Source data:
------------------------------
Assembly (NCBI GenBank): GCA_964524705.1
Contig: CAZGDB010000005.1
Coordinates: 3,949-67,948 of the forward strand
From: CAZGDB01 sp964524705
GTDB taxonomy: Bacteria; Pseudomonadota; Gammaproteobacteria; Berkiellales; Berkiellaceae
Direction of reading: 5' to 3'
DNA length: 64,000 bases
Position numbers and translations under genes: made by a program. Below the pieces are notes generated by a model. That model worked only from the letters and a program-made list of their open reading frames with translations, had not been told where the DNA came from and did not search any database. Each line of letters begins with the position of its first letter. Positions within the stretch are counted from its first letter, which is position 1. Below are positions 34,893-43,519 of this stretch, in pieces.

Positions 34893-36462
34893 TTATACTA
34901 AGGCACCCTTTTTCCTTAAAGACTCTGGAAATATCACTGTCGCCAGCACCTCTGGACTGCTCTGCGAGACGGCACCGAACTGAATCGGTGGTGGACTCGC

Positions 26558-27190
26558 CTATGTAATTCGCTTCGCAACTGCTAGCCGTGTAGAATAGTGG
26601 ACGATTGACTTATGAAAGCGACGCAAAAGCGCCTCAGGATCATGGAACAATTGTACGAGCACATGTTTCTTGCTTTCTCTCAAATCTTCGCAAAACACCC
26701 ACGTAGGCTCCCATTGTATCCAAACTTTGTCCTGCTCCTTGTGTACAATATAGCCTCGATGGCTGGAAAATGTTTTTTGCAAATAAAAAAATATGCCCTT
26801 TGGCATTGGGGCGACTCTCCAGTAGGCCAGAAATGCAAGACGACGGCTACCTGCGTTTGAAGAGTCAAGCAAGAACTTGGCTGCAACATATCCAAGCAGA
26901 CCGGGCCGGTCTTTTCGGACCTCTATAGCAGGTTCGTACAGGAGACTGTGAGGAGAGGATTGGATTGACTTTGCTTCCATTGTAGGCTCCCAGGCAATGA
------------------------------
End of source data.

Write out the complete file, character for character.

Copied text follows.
Assembly (NCBI GenBank): GCA_964524705.1
Contig: CAZGDB010000005.1
Coordinates: 3,949-67,948 of the forward strand
From: CAZGDB01 sp964524705
GTDB taxonomy: Bacteria; Pseudomonadota; Gammaproteobacteria; Berkiellales; Berkiellaceae
Direction of reading: 5' to 3'
DNA length: 64,000 bases
Position numbers and translations under genes: made by a program. Below the pieces are notes generated by a model. That model worked only from the letters and a program-made list of their open reading frames with translations, had not been told where the DNA came from and did not search any database. Each line of letters begins with the position of its first letter. Positions within the stretch are counted from its first letter, which is position 1. Below are positions 34,893-43,519 of this stretch, in pieces.

Positions 34893-36462
34893 TTATACTA
34901 AGGCACCCTTTTTCCTTAAAGACTCTGGAAATATCACTGTCGCCAGCACCTCTGGACTGCTCTGCGAGACGGCACCGAACTGAATCGGTGGTGGACTCGC

Positions 26558-27190
26558 CTATGTAATTCGCTTCGCAACTGCTAGCCGTGTAGAATAGTGG
26601 ACGATTGACTTATGAAAGCGACGCAAAAGCGCCTCAGGATCATGGAACAATTGTACGAGCACATGTTTCTTGCTTTCTCTCAAATCTTCGCAAAACACCC
26701 ACGTAGGCTCCCATTGTATCCAAACTTTGTCCTGCTCCTTGTGTACAATATAGCCTCGATGGCTGGAAAATGTTTTTTGCAAATAAAAAAATATGCCCTT
26801 TGGCATTGGGGCGACTCTCCAGTAGGCCAGAAATGCAAGACGACGGCTACCTGCGTTTGAAGAGTCAAGCAAGAACTTGGCTGCAACATATCCAAGCAGA
26901 CCGGGCCGGTCTTTTCGGACCTCTATAGCAGGTTCGTACAGGAGACTGTGAGGAGAGGATTGGATTGACTTTGCTTCCATTGTAGGCTCCCAGGCAATGA